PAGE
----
The Shock Doctrine by Naomi Klein is a critiqueof contemporary capitalism in the wake of wars, terrorist attacks, natural and human-made environmental disasters, and self-inflicted financial crises where the corporate state uses public disorientation to impose control through a mix of privatization, further deregulation, repression of unions and other opponents, reductions in social spending, and police/military repression. This all works, up to a point where reality overwhelms shock. The unfolding scope of degradation resulting from the oil spill in the Gulf of Mexico is a case in point.

Monday, March 22, 2010


Please note that the Cascadia Artpost Post Office Mailbox is now closed. All postings should be sent to the following address:


2649 NW 64th Street

Seattle, WA 98107-2456


Spring in Cascadia

Spring is our favorite time of the year, and not just because this is the month of our birthday. This is the season of rebirth, of the new start. Spring is the season of hope. It is the time when gardens start to come alive. Here in Cascadia, our climate is moderate, so our transition of the seasons at this time of year is more gradual: longer days, enough warmth in the soil to cause seeds to sprout, more breaks in our cloudy weather regime. To celebrate Spring in Cascadia, Cascadia Artpost presents four artistamps illustrating flowers from last year's spring garden: Dicentra uniflora (common name: bleeding heart), Helleboras ericsmithii (common name: hellebore), Phlox paniculata (common name: phlox), and Crocus vernus (common name: crocus).

One of our favorite poets of Cascadia, the late William Stafford (1914-1993), more often was inspired by the other three seasons, but here is a poem of his fitting for spring. It is taken from the collection Learning to Live in the World, Earth Poems by William Stafford:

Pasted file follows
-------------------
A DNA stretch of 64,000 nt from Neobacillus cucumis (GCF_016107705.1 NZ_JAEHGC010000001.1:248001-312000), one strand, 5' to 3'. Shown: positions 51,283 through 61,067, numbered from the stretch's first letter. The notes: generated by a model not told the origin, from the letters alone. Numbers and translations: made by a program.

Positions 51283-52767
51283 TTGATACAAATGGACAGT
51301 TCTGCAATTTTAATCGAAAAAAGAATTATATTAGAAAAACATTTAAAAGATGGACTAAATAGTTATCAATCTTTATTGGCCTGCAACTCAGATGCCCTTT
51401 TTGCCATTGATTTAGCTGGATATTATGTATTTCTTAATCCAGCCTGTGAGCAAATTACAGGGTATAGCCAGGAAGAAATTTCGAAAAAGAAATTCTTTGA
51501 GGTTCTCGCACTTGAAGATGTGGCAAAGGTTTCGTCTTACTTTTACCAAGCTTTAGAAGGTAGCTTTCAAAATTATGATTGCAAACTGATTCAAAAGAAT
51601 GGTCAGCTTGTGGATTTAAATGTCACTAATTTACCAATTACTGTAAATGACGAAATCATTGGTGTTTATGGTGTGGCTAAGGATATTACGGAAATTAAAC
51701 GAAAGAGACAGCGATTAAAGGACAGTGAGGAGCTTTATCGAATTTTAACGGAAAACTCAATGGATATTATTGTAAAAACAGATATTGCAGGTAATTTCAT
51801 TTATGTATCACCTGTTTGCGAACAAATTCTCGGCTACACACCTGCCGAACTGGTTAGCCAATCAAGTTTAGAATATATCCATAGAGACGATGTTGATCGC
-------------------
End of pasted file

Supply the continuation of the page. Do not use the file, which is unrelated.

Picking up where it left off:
When you wake to the dream of now

from night and its other dream,

you carry day out of the dark

like a flame.

When spring comes north, and flowers

unfold from earth and its even sleep,

you lift summer on with your breath

lest it be lost ever so deep.

Your life you live by the light you find

and follow it on as well as you can,

carrying through darkness wherever you go

your one little fire that will start again.

~ William Stafford, 1991

Sunday, February 21, 2010

Security Flap

Security flaps have come to dominate U.S. media attention. We are a nation preoccupied with security. The latest attempt to ignite explosives on an airliner destined for the United States has precipitated another round of recriminations and ruminations about security. Commentators such as the scholar Chalmers Johnson say that this is the natural cycle of blowback, retaliations and counter retaliations to the American overstretch of maintaining an empire of a thousand military bases around the world. Cascadia Artpost calls attention to the latest Security Flap by reproducing the patterns found on "security envelopes" carrying mail art received during 2009. What does security mean for you?